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Sentinel
 
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Author(s): Webber And Doyle

Author(s): Webber And Doyle

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    Sentinel Sentinel Presentation Transcript

    • SENTINEL A systematic approach to the early recognition of drowning. The right response, to the right victim, at the right time Billy Doyle EMT-P BHSc MS PGDipHSc Jonathon Webber RN BHSc DipMgt CertAmb Consultant Lifeguards | AquaSafe New Zealand
      • Background to Sentinel
      • The Sentinel System
      • The Science of Sentinel
      • Applying the Model
      • Summary
      Presentation Overview
    • Background to Sentinel
      • Not all behaviour displayed in the surf environment is indicative of drowning
      • Our research has identified some lifeguards fail to recognise the seriousness of the behaviour they observe
    •  
      • How do we decide which of these victims have an imminent threat to life and which do not?
      • Is there a way of classifying drowning behaviour as it relates to ‘threat to life’?
      Problem Statement
    • SENTINEL SYSTEM FOR DROWNING RISK STRATIFICATION Detection Process of Drowning At Risk of Drowning STATUS ONE TWO THREE FOUR FIVE Threat to Life IMMEDIATE IMMINENT SERIOUS LOW NIL Stage of Drowning Terminal Crisis Distress High Risk* Low Risk* Behaviour Displayed
      • Involuntary submersion
      • Floating “face down”
      • Unconscious
      • Cardiac or respiratory arrest
      • Witnessed seizure in water
      • Instinctive drowning response (as described by Frank Pia)
      • Unable to signal or call for help
      • Signs of distress
      • Loss of flotation
      • May not be able to signal or call for help
      • Not coping with hazards
      • Prolonged period at status 4
      • No signs of distress
      • Afloat; makes poor progress
      • May have flotation device
      • May call or signal for help
      • Coping with hazards
      • No signs of distress
      • Able to support self by standing on ground
      • Effective swimming
      • Can call or signal for help
      • Minimum or no hazards present
    • SENTINEL SYSTEM FOR DROWNING RISK STRATIFICATION Response Process of Drowning At Risk of Drowning STATUS ONE TWO THREE FOUR FIVE Threat to Life IMMEDIATE IMMINENT SERIOUS LOW NIL Stage of Drowning Terminal Crisis Distress High Risk* Low Risk* Response Required
      • Multiple rescue assets deployed
      • Immediate rescue +/- in water BLS
      • Immediate activation of EMS
      • Post rescue care
      • Data collection
      • Urgent rescue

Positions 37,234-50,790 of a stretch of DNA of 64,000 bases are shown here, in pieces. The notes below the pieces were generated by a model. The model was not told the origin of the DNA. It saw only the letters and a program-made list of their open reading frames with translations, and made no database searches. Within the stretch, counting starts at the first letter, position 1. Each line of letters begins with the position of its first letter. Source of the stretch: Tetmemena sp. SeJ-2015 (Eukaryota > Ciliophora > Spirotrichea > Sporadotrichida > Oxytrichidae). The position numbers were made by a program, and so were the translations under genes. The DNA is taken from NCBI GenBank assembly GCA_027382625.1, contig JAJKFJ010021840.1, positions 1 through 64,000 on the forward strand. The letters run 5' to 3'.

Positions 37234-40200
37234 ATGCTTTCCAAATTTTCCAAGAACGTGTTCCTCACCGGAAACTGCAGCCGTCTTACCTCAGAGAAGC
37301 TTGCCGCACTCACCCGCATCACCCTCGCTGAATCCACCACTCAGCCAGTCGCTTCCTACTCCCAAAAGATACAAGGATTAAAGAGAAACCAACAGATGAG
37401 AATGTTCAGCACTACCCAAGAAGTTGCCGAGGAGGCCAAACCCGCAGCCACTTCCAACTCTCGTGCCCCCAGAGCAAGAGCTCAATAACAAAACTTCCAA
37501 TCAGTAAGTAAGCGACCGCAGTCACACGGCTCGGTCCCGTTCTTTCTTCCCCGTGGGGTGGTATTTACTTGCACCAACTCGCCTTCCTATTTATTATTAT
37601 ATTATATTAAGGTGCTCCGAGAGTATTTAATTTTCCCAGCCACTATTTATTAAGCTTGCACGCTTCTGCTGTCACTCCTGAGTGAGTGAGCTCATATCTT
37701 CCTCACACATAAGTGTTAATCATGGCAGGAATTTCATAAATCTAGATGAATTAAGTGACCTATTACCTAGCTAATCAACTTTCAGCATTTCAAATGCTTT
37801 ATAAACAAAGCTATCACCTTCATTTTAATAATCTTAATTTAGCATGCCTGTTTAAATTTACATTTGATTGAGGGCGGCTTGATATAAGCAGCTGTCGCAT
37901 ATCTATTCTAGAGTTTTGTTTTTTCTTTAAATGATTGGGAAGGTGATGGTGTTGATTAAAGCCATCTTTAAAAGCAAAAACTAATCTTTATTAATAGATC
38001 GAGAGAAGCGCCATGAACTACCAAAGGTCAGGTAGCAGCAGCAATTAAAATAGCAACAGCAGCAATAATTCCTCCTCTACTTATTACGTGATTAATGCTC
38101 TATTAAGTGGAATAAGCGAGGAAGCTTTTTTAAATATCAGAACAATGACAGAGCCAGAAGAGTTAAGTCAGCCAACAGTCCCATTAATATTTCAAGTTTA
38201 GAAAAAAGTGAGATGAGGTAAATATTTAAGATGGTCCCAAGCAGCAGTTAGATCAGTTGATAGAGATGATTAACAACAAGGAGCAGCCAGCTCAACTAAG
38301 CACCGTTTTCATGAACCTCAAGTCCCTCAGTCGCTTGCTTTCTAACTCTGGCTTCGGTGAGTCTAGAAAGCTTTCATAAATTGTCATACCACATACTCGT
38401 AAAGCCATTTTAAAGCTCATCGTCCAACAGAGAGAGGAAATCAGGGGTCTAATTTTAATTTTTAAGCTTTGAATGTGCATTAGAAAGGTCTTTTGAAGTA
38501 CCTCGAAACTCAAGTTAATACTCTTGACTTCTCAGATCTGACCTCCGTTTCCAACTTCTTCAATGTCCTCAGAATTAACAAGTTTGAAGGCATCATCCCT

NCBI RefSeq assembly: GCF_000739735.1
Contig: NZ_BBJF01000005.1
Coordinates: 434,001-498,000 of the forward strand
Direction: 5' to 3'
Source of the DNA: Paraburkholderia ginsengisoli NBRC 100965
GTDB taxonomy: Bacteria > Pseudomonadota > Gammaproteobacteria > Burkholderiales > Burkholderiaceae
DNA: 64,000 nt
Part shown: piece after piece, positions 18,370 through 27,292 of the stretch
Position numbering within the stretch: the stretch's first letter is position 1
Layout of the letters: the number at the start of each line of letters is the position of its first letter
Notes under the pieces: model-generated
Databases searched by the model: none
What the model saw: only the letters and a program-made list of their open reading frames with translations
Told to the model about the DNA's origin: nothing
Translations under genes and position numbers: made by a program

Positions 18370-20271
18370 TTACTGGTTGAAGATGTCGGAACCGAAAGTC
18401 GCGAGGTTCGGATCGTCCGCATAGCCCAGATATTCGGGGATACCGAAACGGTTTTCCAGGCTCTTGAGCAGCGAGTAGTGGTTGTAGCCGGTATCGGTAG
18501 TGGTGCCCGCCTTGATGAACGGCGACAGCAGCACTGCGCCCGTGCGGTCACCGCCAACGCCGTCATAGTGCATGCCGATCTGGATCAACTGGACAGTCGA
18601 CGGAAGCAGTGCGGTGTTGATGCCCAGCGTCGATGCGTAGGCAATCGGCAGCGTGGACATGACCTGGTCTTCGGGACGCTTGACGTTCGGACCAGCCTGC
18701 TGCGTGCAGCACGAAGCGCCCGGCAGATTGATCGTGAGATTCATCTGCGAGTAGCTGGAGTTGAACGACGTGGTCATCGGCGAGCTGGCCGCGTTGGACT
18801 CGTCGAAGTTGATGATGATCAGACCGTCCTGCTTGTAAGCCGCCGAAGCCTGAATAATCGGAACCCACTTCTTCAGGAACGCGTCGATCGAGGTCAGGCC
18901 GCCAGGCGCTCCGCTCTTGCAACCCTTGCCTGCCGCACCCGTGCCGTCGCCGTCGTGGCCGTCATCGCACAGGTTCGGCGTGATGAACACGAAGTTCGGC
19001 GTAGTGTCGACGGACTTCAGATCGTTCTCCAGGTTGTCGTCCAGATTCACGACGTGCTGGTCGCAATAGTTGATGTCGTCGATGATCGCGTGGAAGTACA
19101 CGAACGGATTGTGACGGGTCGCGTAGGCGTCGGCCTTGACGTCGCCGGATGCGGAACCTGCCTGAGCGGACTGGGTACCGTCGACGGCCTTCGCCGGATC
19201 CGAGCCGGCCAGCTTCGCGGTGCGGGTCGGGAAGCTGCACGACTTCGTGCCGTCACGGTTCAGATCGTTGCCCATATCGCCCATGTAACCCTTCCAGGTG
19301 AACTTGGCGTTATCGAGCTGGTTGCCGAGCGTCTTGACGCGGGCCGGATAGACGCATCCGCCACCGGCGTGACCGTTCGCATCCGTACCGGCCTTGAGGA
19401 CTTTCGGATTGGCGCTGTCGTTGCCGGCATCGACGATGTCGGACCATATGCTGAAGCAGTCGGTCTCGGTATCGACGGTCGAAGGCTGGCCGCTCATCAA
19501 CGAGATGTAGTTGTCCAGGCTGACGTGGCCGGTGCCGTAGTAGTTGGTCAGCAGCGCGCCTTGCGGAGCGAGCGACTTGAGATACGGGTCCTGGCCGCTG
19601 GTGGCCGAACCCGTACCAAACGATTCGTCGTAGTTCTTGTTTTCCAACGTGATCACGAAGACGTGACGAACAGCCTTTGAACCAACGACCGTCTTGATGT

• Immediate in water support (especially airway)
      • Post rescue care
      • Data collection
      • Expedient rescue
      • Post rescue care
      • Data collection
      • Continued surveillance
      • Possible extraction from hazard or education
      • Post rescue care
      • Data collection
      • Surveillance
      • Primary drowning prevention (education)
    • 1 Adapted from: Szpilman, D. Circulation 2000;102: I 233-36 2 Based on: Australasian College for Emergency Medicine. Policy on the Australasian Triage Scale (Reviewed) 2006; P06 SENTINEL SYSTEM FOR DROWNING RISK STRATIFICATION Patient Assessment & Care REASSESS    STATUS ONE STATUS TWO STATUS THREE STATUS FOUR STATUS FIVE Threat to Life IMMEDIATE IMMINENT SERIOUS LOW NIL Drowning Classification and Treatment ¹ Respiratory or Cardiac Arrest Large amount of foam in mouth or nose; no radial pulse,  LOC Large amount of foam in mouth or nose; radial pulse present Small amount of foam in mouth or nose Cough, without foam in mouth or nose Suction CPR with high-flow oxygen & bag/mask Suction High-flow oxygen Monitor breathing Recovery position Suction High-flow oxygen Recovery position Oxygen Warm and calm the victim Warm and calm the victim Oxygen not normally required EMS Response Priority 1 Dispatch Priority 1 Dispatch Priority 1 Dispatch Priority 2 Dispatch Priority 3 Dispatch (or N/A) Hospital Response ² Trauma call; seen immediately Trauma call; seen within 10 mins Triage: seen within 30 mins Triage; seen within 60 mins Triage: seen within 120 mins Mortality ¹ 44 – 93% 19.4% 5.2% 0.6% 0%
    • © 2007 AquaSafe New Zealand Limited SENTINEL SYSTEM FOR DROWNING RISK STRATIFICATION Lifesaving Skills Required STATUS ONE TWO THREE FOUR FIVE Threat to Life IMMEDIATE IMMINENT SERIOUS LOW NIL Lifesaving Education